That's the painful and delicate situation that the French and German governments find themselves in right now. Simply sending a 'strong signal' about the need for stability is about tantamount to (and probably worse than) doing nothing. Whilst an 'optimistic' and relaxed Alan Grenspan gave a polished performance in Berlin (he is of course the greatest man of the theatre of them all) the atmosphere here in Europe is begining to border on panic. While Greenspan waxed about how"There is, for the moment, little evidence of stress in funding U.S. current account deficits," and how the widening to record levels of the ratio of current account deficit to gross domestic product had been, "with the exception of the dollar's exchange rate, seemingly uneventful", US Treasury securities price rose, sinking yields to three-month lows , offering the promise of continuing low mortgage rates and thus continued support for the US housing market. Now, as I am indicating, everything in the US garden is far from Rosy, but at least they have a strategy which bears some relation to the underlying reality, and they are determined to enforce it.
Over here in Europe the reaction to the rise is belated, there is little understanding of the what the game is about, and there is a complete absence of adequate policy. Asking the US to accept deflation so Germany can avoid it simply doesn't seem credible in my book. Where all this will end I do not know. But the endgame doesn't look too pleasant.
France is co-ordinating efforts with Germany to ensure that next month's meeting of Group of Seven finance ministers sends a strong signal on the need for stability in the currency markets.
My feeling is that we won't see any big change in exchange rates now ahead of the G/, but that next week, possibly after an initial hesitation, we will see the dollar decline continue it's course.
But both countries are facing an uphill task in persuading the US administration of the need for G7 action to correct the steep decline in the dollar against the euro.
European officials said the two sides were holding increasingly antagonistic views. European governments and central bankers are increasingly concerned about the problem while US officials insisted there were no grounds to act.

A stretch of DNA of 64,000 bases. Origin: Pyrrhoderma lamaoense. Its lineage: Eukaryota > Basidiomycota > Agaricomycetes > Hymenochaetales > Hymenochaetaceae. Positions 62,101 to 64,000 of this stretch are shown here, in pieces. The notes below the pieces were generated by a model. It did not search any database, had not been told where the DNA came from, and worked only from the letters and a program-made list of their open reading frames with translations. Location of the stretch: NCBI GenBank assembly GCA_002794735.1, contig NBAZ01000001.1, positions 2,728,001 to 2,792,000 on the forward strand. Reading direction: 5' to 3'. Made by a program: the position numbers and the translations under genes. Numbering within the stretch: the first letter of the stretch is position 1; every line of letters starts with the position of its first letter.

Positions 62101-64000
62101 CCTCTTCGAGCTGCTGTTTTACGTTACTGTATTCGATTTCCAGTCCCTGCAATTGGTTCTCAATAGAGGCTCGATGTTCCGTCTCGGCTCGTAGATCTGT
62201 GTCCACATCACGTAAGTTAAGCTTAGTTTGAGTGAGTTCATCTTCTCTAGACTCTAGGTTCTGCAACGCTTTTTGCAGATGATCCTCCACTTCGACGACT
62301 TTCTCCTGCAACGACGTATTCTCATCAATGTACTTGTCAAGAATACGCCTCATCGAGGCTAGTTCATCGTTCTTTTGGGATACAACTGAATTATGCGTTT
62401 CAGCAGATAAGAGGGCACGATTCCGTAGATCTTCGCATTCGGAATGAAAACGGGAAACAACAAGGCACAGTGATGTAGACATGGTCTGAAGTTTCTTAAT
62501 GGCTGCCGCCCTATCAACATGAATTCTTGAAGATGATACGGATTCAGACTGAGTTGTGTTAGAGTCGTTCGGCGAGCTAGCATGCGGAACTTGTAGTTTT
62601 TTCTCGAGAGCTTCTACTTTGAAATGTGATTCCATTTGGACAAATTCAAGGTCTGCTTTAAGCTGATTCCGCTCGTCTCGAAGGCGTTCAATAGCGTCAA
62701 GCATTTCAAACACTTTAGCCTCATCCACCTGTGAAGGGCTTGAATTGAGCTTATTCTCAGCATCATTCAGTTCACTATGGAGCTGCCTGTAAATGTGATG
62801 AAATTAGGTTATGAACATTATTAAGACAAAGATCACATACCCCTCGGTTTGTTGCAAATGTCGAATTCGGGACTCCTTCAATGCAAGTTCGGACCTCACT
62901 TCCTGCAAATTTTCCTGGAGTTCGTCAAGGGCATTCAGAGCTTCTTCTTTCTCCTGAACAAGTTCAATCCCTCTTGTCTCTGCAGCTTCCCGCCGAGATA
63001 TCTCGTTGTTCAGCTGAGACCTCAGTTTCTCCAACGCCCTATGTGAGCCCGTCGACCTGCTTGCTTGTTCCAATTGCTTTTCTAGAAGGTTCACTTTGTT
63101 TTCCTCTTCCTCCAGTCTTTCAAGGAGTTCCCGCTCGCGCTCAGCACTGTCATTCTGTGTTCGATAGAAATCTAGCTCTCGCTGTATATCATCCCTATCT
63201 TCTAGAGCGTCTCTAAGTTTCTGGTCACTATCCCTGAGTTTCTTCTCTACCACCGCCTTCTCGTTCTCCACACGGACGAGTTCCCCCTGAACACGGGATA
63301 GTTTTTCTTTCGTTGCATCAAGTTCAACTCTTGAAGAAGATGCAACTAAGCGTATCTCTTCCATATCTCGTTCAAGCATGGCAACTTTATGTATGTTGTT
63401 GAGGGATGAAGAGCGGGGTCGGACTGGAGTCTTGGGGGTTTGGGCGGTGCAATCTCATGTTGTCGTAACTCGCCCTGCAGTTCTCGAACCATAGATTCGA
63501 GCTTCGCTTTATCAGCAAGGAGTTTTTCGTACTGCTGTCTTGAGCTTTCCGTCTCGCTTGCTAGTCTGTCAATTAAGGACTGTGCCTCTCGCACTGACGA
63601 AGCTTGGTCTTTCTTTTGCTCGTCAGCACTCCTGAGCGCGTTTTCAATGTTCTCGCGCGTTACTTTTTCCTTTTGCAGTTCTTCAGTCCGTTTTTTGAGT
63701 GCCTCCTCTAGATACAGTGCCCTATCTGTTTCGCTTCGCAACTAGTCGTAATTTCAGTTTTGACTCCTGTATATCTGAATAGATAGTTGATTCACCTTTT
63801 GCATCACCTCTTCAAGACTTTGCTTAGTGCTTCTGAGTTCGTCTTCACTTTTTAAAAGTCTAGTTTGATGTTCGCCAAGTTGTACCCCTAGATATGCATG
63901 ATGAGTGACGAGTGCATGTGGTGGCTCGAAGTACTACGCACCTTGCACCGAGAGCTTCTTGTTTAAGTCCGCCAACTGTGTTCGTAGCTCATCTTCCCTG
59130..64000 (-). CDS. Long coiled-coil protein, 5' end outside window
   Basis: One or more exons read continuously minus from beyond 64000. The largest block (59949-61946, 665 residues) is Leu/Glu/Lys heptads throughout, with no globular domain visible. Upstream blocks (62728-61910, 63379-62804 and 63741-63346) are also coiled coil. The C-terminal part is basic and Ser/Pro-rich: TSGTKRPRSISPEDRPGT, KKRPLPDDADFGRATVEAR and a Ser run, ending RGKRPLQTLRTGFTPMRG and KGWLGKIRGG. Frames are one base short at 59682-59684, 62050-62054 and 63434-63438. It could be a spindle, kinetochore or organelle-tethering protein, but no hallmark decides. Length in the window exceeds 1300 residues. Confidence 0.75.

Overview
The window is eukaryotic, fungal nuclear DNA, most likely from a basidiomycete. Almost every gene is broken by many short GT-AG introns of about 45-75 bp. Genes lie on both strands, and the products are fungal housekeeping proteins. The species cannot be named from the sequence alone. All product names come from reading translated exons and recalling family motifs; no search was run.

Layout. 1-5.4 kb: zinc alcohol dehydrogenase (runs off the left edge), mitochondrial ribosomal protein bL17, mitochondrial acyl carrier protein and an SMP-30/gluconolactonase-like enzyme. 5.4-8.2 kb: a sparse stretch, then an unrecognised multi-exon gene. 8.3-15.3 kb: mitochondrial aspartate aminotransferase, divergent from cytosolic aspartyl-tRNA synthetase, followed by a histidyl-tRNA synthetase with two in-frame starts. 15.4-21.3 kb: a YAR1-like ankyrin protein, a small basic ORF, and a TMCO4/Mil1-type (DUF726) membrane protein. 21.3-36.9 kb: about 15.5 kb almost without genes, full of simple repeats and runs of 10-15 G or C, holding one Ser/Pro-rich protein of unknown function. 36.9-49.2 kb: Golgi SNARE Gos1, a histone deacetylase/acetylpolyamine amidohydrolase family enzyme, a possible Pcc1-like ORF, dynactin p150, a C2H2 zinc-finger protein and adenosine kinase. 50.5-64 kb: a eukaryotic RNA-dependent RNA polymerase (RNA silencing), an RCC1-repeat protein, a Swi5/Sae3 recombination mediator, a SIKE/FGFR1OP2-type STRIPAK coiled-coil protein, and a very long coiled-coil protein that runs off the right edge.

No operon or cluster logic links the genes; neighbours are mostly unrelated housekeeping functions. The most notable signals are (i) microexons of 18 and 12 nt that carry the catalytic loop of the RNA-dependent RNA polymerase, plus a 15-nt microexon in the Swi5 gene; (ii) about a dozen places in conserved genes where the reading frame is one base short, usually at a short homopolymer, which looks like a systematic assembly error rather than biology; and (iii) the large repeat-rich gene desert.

The growing rift was highlighted on Tuesday when Alan Greenspan, chairman of the US Federal Reserve, played down the dollar's weakness and repeated his view that he saw no problem in funding US deficits.
His comments came just a day after Jean-Claude Trichet, the European Central Bank president, signalled his disquiet at the euro's rise against the dollar, insisting it had been "brutal" and a sign of "excessive volatility".
Speaking in Berlin, Mr Greenspan said he saw "little evidence of stress funding US current account deficits". He said the dollar had fallen broadly against other currencies.
He conceded that the dollar's steep decline had put eurozone exporters under pressure but noted it was not fuelling inflation, which remained "quiescent", or endangering the global recovery.
His comments drew heavily on speeches he made two months ago when he stressed the dollar's decline had created no "measurable disruption" and warned it was vital to thwart creeping protectionism.
Gerhard Schröder, the German chancellor, is understood to have expressed unease about the "abrupt exchange rate movements" during a meeting with Mr Greenspan. "He is not watching this without concern," said an official.
In Paris, Francis Mer, the French finance minister, told the national assembly that France would try at the G7 meeting - to be held in Boca Raton, Florida, on February 6 - "to send the correct signals to the markets . . . it is not the euro which is strong but the dollar that is too weak."
Over the past year the euro has risen more than 20 per cent against the dollar. European policymakers fear that the relentless rise of the euro could put the eurozone's fledgling export-led upturn at risk.
But European officials said initial work on a G7 draft had shown the US was concerned about any language that could cause the dollar to rise again.
Source: Financial Times